Show sea days
Istanbul is supremely exotic, warmly welcoming, and quite unique – after all, where else can you tour Europe and Asia on the very same afternoon? Must sees include Haghia Sophia, decorated in 30 million tiny mosaic tiles, the greatest church in Christendom for 1000 years, then a mosque and now a museum; and Topkapi, palace of sultans, complete with harem quarters. And of course shopping in the Grand Bazaar, a medieval version of a mall, for unusual gifts to take home, stopping along the way in a café for a cup of Turkish coffee or mint tea.
Touching both the shores of Asia and Europe, Canakkale sits on the Black and Mediterannean Seas. Visit the ancient city of Troy to see the inspiration for Homer’s Iliad and a replica of the Trojan Horse. Once you do, you’ll understand why people have been passing through here for centuries.
Sure, we could chat about the resort town of Kusadasi and its beaches and restaurants, or nearby places like Dilek Peninsula National Park, but let’s talk Turkey: The star attraction in this neck of the woods is Ephesus. Once the second largest city in the Roman Empire, eclipsed only by Rome, here are just a few of the incredible sights just waiting to be gobbled up! (Sorry, we couldn’t resist.)
There’s the Library of Celsus, still magnificent almost 2,000 years later; the Odeon, home of our “Ephesus: Back to Ancient Times” AzAmazing Evenings eventSM; and the 24,000-capacity Great Theatre, where St. Paul used to preach. Stretching from this jaw-dropping amphitheatre to the harbor is the marble-made Arcadian Street. Stroll past the marketplaces, colonnades, and fields of wild fennel, and into bath complexes that once offered piped-in hot water and a sauna.
Marmaris rests by the sea between two sets of mountains, against a backdrop of pine clad hills – an appealing sight, but only the beginning of a day of amazements that might include the imposing Lycian rock tombs, resting place of the kings of Caunos, elaborately carved into a cliff face; a riverboat ride through a labyrinth of tall reeds on the Dalyan Delta; or a dip in the hot springs at Pamukkale, mineral pools amidst bizarre cascades of stone, created by traces of minerals left by rich thermal streams pouring down the hillside for thousands of years.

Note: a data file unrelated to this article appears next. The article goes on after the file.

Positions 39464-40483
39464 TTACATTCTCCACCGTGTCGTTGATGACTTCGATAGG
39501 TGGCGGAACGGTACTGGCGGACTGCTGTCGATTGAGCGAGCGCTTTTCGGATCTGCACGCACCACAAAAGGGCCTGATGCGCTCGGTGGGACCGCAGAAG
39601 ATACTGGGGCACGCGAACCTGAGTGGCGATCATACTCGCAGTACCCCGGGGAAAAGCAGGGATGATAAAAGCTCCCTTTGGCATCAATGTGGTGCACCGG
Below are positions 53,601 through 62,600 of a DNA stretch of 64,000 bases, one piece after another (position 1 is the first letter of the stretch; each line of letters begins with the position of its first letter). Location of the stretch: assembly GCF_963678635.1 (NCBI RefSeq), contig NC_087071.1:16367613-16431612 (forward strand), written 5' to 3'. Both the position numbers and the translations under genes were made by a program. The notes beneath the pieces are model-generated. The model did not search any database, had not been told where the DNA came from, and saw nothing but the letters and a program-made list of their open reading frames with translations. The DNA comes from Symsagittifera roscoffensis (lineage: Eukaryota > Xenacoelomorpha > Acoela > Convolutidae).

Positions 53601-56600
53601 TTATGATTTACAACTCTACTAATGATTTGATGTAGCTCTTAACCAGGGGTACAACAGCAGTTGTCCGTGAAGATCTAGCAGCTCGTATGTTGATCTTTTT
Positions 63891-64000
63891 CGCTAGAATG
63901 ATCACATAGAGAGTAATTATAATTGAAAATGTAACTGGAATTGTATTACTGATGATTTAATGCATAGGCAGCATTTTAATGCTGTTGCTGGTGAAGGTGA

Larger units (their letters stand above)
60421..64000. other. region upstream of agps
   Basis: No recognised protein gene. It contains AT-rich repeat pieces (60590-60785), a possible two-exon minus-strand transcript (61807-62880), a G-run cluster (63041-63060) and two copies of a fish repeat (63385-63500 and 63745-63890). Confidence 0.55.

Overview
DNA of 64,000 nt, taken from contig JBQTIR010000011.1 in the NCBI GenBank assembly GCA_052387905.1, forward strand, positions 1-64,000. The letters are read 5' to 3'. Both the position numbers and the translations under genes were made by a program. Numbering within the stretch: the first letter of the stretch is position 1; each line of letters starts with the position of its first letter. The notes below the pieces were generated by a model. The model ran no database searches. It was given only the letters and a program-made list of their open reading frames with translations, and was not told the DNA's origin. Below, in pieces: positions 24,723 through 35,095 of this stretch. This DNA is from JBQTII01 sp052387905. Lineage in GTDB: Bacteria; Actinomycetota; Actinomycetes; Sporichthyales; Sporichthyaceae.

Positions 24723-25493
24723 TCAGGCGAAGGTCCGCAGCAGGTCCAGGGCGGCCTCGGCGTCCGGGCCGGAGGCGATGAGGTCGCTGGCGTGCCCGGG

Your daydream of a Greek island meets reality in Santorini – its whitewashed villages cling to cliff sides, and bright blue roofs reflect the sea and sky. So beautiful is it, that you can almost believe the myths that claim it as the birthplace of gods. Born itself as a volcanic cone, the island blew its top in 1450 BC, its center sank, and it assumed its current crescent shape, outlined by three main islands. The capital, Fira, a pedestrian haven with narrow, meandering cobblestone lanes, is reachable only by cable car, donkey, or for the fit and fearless, a flight of 600 steps.
Tiny Malta, smack dab in the middle of the Mediterranean and on everyone’s route since ships began to ply the seas, is packed with history from top to bottom. Over time it was ruled by a variety of empires, all of which contributed to the look and culture of the islands. Valetta is living museum of baroque architecture, constructed by the Knights of St. John five centuries ago. Today the city is also a dynamic hub of cultural and commercial activity, its harbor now welcoming luxury yachts and cruise ships.
Siracusa is known for the archaeological and historical sights that define its grand past, as one of the major powers of the Mediterranean world in the 5th century BC. They include a Greek theater, still in use, where Aeschylus produced some of his plays; a dramatic necropolis with burial niches cut into the rock that include the tomb of Archimedes, famous mathematician, engineer, and inventor; and the Ear of Dionysus, a cave with amazing acoustical properties. The “modern” city was rebuilt in Sicilian Baroque style after the devastating earthquake of 1693.
Mountainous and rugged, Sicily’s highest point is the tip of that infamous firebrand, the still active Mt. Etna at 10,900 feet. As a result Catania is richly layered – buried under lava seven times in recorded history, the modern town sits atop the Roman, with the Greek buried even deeper. During the Renaissance Catania was a flourishing cultural, artistic, and political center, and while nature has conspired to hide the city’s rich history, many sites from all periods remain, including much fine Baroque architecture that makes use of the black volcanic rock Etna has contributed.
Naples, a city in southern Italy, sits on the Bay of Naples. Nearby is Mount Vesuvius, the still-active volcano that destroyed nearby Roman town Pompeii. Dating to the 2nd millennium B.C., Naples has centuries of important art and architecture. The city’s cathedral, the Duomo di San Gennaro, is filled with frescoes. Other major landmarks include the lavish Royal Palace and Castel Nuovo, a 13th-century castle.
Rome has something special to offer to all visitors, no matter their interests and tastes. Whether you daydream about fighting with gladiators in the Coliseum, debating with togaed senators in the Forum, tossing a coin in a fabled fountain, or being awestruck by the magnificence of St Peter’s Basilica and Michelangelo’s masterpieces, Rome seems to live up to its sobriquet – the Eternal City. When you need sustenance, today’s Rome will provide delizioso pasta e vino. Or perhaps you draw strength from a little retail therapy – the Italians are also renowned for their sense of style.
Searching for the latest prices…